Here is your access to some of the South's most interesting culinary stories; they are too good not to share! Listen and join the conversation.
Ep. 70: Travis Milton, Shovel and Pick (live from the Atlanta Food & Wine Festival)
What you’re about to hear is a little like sitting with Travis and me at the back of a bus. Giggles, tangents, and references to past escapes are all included, but that’s what happens when we get together. Chef Travis Milton is a Southwest Virginia native who is about to open three -- yes, you heard that right -- three restaurants in Appalachia in the next year. He’s been in Garden & Gun, The Washington Post, Tasting Table, cooked at the James Beard House, and through all of it, has championed his beloved home region and its cuisine. He is a chef’s chef (including during his tenure at wd-50 on the Lower East Side and Comfort in Richmond). I give him that moniker because he’s a cook who works from a theoretical place, and he deftly wields food as his language. A couple of notes about the following: the night he references in Charleston? he was the one living wild and I was the DD. And secondly: I cannot wait to see what he does next. Let’s get this party started.
Ep. 71: Matt Jamie, Bourbon Barrel Foods
If you’ve listened to this show a while (or read my work), you probably know that I find how people find their great ideas very interesting. Eleven years ago, Matt Jamie of Bourbon Barrel Foods in Louisville, Kentucky had one of those great ideas -- to become the U.S.’s only soy sauce microbrewery, incorporating, wait for it, used bourbon barrels into the process. He had what he calls a “chef’s arrogance” at getting the whole thing started, and these days, he’s not only making a Bluegrass Soy Sauce sought after and used by some of the country’s leading chefs, he’s branched out into various other directions as well, from making products for Woodford Reserve to cookbook writing to smoking salts and spices. Still, it all comes back to the barrel, and to Louisville, of course, where he works to make soy sauce, an item essentially “branded” on another continent, all about Kentucky local.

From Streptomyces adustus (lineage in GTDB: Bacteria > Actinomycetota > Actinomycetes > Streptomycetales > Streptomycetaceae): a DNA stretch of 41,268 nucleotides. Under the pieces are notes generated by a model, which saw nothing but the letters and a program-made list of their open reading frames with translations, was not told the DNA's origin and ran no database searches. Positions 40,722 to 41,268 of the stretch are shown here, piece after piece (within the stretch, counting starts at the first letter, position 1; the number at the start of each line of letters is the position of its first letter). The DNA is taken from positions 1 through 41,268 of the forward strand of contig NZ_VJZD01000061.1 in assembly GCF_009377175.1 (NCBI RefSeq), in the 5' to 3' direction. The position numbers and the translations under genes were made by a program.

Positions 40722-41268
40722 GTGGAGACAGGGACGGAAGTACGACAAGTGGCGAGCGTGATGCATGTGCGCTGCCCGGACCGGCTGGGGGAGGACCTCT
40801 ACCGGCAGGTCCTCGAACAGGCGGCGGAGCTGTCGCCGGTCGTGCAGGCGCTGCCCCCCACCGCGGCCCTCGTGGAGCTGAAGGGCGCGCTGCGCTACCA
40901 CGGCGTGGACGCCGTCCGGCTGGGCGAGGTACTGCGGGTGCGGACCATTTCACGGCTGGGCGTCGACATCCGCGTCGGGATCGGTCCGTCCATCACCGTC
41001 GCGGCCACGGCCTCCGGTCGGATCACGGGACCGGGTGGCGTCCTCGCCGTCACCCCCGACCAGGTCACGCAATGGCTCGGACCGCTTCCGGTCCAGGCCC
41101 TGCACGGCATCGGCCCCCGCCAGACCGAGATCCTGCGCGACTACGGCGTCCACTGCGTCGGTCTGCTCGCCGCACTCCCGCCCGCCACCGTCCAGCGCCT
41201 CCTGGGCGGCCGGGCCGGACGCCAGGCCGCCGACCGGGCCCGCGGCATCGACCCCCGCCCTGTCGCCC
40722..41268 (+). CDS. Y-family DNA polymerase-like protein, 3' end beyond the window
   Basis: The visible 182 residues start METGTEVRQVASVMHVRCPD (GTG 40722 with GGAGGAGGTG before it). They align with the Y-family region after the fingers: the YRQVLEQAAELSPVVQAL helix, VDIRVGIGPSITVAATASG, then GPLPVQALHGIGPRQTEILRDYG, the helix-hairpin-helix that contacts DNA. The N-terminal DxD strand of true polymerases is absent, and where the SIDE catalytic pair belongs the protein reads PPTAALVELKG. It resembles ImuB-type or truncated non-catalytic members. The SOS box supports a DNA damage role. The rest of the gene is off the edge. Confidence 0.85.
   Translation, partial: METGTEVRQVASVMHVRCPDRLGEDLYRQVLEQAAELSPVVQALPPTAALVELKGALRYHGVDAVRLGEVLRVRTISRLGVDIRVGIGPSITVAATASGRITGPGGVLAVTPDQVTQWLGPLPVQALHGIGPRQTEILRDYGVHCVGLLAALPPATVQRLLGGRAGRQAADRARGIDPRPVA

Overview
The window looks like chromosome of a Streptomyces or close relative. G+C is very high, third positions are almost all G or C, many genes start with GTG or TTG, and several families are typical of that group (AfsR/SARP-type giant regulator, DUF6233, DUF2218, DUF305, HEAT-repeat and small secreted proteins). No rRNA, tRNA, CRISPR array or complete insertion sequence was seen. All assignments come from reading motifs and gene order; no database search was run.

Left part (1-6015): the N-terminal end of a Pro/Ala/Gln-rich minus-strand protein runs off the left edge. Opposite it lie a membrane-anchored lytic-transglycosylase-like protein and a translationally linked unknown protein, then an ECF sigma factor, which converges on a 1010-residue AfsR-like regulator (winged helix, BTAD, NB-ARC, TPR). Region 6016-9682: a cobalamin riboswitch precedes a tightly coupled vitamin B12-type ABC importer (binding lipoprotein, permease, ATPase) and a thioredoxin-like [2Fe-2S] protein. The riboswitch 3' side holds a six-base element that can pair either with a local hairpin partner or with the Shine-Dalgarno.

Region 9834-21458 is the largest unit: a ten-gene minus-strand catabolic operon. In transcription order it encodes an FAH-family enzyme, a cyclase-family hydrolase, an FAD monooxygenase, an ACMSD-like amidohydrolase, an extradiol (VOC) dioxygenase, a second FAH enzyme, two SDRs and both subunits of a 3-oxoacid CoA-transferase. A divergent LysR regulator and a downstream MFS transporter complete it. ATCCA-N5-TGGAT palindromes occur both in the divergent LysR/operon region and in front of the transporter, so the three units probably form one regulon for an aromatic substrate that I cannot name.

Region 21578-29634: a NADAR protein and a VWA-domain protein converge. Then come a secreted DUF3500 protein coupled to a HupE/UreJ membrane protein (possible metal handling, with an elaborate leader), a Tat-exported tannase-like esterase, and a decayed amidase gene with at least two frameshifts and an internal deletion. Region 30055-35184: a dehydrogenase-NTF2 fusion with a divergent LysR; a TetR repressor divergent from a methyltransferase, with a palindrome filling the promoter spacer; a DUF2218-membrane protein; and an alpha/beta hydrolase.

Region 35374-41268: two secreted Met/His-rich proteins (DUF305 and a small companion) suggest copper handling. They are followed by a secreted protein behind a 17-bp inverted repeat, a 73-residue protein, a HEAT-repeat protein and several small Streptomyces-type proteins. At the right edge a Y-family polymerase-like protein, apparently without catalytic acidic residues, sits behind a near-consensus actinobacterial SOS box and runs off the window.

Ep. 72: Christiane Lauterbach, Knife & Fork and Atlanta Magazine
Each year, the Atlanta Food & Wine Festival is a magical place, and not just for food and beverages and chef interactions, but for straight up serendipitous events. Just a few weeks ago, I was enjoying a Friday afternoon cocktail class at the festival when I heard a familiar voice, a voice from a woman who seemed knowledgeable and curious and extremely specific in her line of questioning. I was seated near Christiane Lauterbach, famed Atlanta food critic who has documented the rise of this Southern city’s food culture through her mail-order publication Knife & Fork. She’s also been a voice in Atlanta Magazine for years, and I had heard that unmistakable French-accent first in an episode of Gravy, my favorite podcast from The Southern Foodways Alliance. Christiane is a critic’s critic, and although I don’t write reviews and instead cover the culture, folklore, and the people in food, I immediately wanted to ask her about a thousand questions. Her passion, dedication, and determination to try everything and do things her own way has built her maverick publication a cult following of chefs and those in the know. How does she do what she does? Well, it’s simple and yet so complicated -- she’s never lost her appetite for the next bite.